Cleveland Heights-University Heights teachers warn they’ll strike if contract negotiations with district fail
District responds to strike notice from teachers union
CLEVELAND, Ohio (WOIO) - The Cleveland Heights Teachers Union announced on Friday that teachers, counselors, school nurses and other staffers may strike on December 2, if they can not come to an agreement on a new contract with the Cleveland Heights-University Heights City School District.
The union, which represents 500 staffers in the district, said that it filed a 10-day strike notice starting December 2, following months of bargaining sessions with the school district.
Friday evening, CH-UH Board President, Jodi Sourini responded to the strike notice from the teachers union saying, “The threat of a strike given these extraordinary circumstances is disappointing. It remains our goal to resolve this contract swiftly and amicably.”
The board of education presented contract terms that would result in some members losing up to 8 percent of their take home pay because of increases in healthcare costs and the elimination of a 1% retirement contribution, according to the union.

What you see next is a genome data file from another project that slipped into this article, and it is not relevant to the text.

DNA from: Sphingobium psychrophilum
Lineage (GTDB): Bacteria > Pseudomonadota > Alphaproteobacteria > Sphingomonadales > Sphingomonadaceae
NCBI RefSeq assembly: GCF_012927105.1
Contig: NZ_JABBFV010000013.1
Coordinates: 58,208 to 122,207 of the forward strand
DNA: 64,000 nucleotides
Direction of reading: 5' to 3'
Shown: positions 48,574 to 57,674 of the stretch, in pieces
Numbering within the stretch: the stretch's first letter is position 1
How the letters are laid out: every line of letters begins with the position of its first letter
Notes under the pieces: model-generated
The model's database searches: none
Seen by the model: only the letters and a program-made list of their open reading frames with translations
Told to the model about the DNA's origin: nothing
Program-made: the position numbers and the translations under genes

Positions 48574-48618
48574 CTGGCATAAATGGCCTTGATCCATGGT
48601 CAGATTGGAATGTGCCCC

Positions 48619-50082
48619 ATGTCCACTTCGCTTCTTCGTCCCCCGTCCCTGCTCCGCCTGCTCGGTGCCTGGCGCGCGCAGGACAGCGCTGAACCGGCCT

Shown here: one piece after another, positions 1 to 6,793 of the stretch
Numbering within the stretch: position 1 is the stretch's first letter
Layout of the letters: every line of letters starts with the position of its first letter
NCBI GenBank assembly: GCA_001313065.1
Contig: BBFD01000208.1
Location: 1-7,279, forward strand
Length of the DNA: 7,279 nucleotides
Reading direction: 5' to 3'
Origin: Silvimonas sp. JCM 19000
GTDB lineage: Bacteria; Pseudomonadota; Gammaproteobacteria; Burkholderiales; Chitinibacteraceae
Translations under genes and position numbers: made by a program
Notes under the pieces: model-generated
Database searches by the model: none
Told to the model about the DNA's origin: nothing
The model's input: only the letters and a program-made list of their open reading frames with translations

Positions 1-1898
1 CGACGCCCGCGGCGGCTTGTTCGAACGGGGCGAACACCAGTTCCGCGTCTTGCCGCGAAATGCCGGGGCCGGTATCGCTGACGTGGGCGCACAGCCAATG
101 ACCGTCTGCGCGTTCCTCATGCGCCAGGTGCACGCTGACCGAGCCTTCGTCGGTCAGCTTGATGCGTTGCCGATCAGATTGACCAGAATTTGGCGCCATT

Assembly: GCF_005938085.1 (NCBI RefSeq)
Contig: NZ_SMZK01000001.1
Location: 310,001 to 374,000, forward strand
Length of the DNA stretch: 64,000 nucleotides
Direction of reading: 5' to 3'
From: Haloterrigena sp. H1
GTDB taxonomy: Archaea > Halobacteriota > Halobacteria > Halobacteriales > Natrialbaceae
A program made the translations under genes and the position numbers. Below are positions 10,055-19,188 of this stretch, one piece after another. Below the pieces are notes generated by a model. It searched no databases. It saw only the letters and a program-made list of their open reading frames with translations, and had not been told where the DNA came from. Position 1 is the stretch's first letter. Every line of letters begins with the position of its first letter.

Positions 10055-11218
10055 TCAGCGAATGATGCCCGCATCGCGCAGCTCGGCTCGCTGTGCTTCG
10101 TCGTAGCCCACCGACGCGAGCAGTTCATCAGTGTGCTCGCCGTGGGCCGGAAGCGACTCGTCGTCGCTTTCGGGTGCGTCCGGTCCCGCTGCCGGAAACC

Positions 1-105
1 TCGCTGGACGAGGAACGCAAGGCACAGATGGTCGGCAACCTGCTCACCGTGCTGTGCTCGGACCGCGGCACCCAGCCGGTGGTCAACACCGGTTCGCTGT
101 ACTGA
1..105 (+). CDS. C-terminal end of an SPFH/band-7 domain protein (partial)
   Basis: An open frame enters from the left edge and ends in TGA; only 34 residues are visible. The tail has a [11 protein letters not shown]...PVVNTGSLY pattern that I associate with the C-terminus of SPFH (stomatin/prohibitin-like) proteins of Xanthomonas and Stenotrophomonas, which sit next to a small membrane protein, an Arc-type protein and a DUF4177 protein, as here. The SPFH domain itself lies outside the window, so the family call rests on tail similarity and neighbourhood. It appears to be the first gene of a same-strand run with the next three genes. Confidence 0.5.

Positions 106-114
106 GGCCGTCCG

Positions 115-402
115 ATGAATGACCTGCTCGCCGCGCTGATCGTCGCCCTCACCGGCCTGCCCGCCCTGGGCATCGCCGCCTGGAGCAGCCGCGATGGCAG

The average member will lose close to $4,000 on the healthcare changes alone, according to the union.
In a statement the school district said that the contract terms they proposed were reasonable.
“The healthcare plan currently in place is out of line with those of any comparable school district, as is the Board’s pick-up of 1 percent of the teachers’ mandatory retirement contribution,” the district wrote. “Our offer aligns the union’s healthcare and retirement contributions with other similar-sized school districts.”
The package that the union proposed would cost the district $1 million a year, according to the district. Rego told 19 News about their proposal, “We would never, ever give an offer to the board, that they could not afford. Every offer that we’ve had from the beginning, is something that our board can certify and is fair.”
Cleveland Heights and University Heights voters narrowly passed a 4.8 mill operating levy in November.
The district said in its release that that levy keeps the district afloat financially only in combination with $2 million in cuts in fiscal year 2022.
“Our financial situation remains dire,” the release said.
Membership voted in October to authorize the strike, the union said.
The union said it is willing to make concessions and recognized the financial difficulties facing the district, but Rego says about the strike, “We are going to be on strike until we have a fair contract. We cannot recommend to our membership a contract that is not fair.”
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